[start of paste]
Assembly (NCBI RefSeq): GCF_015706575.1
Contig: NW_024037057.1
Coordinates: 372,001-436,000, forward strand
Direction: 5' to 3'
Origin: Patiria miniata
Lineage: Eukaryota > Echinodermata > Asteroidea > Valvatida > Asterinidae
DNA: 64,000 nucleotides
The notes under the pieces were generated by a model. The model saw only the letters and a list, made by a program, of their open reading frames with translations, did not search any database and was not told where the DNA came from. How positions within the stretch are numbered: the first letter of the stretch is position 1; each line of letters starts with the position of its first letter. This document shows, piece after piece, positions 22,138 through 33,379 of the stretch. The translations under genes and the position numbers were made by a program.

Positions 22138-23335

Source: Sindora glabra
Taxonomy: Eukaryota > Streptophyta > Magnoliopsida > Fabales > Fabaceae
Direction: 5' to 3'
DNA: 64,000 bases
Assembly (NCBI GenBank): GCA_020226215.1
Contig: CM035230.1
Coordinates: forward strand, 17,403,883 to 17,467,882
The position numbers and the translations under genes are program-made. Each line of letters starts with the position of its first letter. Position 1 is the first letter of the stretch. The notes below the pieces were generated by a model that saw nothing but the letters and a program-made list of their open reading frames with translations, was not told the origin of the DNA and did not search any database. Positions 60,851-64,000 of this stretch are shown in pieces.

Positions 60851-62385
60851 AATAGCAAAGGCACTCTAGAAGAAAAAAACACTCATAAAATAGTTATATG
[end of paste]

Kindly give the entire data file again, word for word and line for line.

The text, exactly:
Assembly (NCBI RefSeq): GCF_015706575.1
Contig: NW_024037057.1
Coordinates: 372,001-436,000, forward strand
Direction: 5' to 3'
Origin: Patiria miniata
Lineage: Eukaryota > Echinodermata > Asteroidea > Valvatida > Asterinidae
DNA: 64,000 nucleotides
The notes under the pieces were generated by a model. The model saw only the letters and a list, made by a program, of their open reading frames with translations, did not search any database and was not told where the DNA came from. How positions within the stretch are numbered: the first letter of the stretch is position 1; each line of letters starts with the position of its first letter. This document shows, piece after piece, positions 22,138 through 33,379 of the stretch. The translations under genes and the position numbers were made by a program.

Positions 22138-23335

Source: Sindora glabra
Taxonomy: Eukaryota > Streptophyta > Magnoliopsida > Fabales > Fabaceae
Direction: 5' to 3'
DNA: 64,000 bases
Assembly (NCBI GenBank): GCA_020226215.1
Contig: CM035230.1
Coordinates: forward strand, 17,403,883 to 17,467,882
The position numbers and the translations under genes are program-made. Each line of letters starts with the position of its first letter. Position 1 is the first letter of the stretch. The notes below the pieces were generated by a model that saw nothing but the letters and a program-made list of their open reading frames with translations, was not told the origin of the DNA and did not search any database. Positions 60,851-64,000 of this stretch are shown in pieces.

Positions 60851-62385
60851 AATAGCAAAGGCACTCTAGAAGAAAAAAACACTCATAAAATAGTTATATG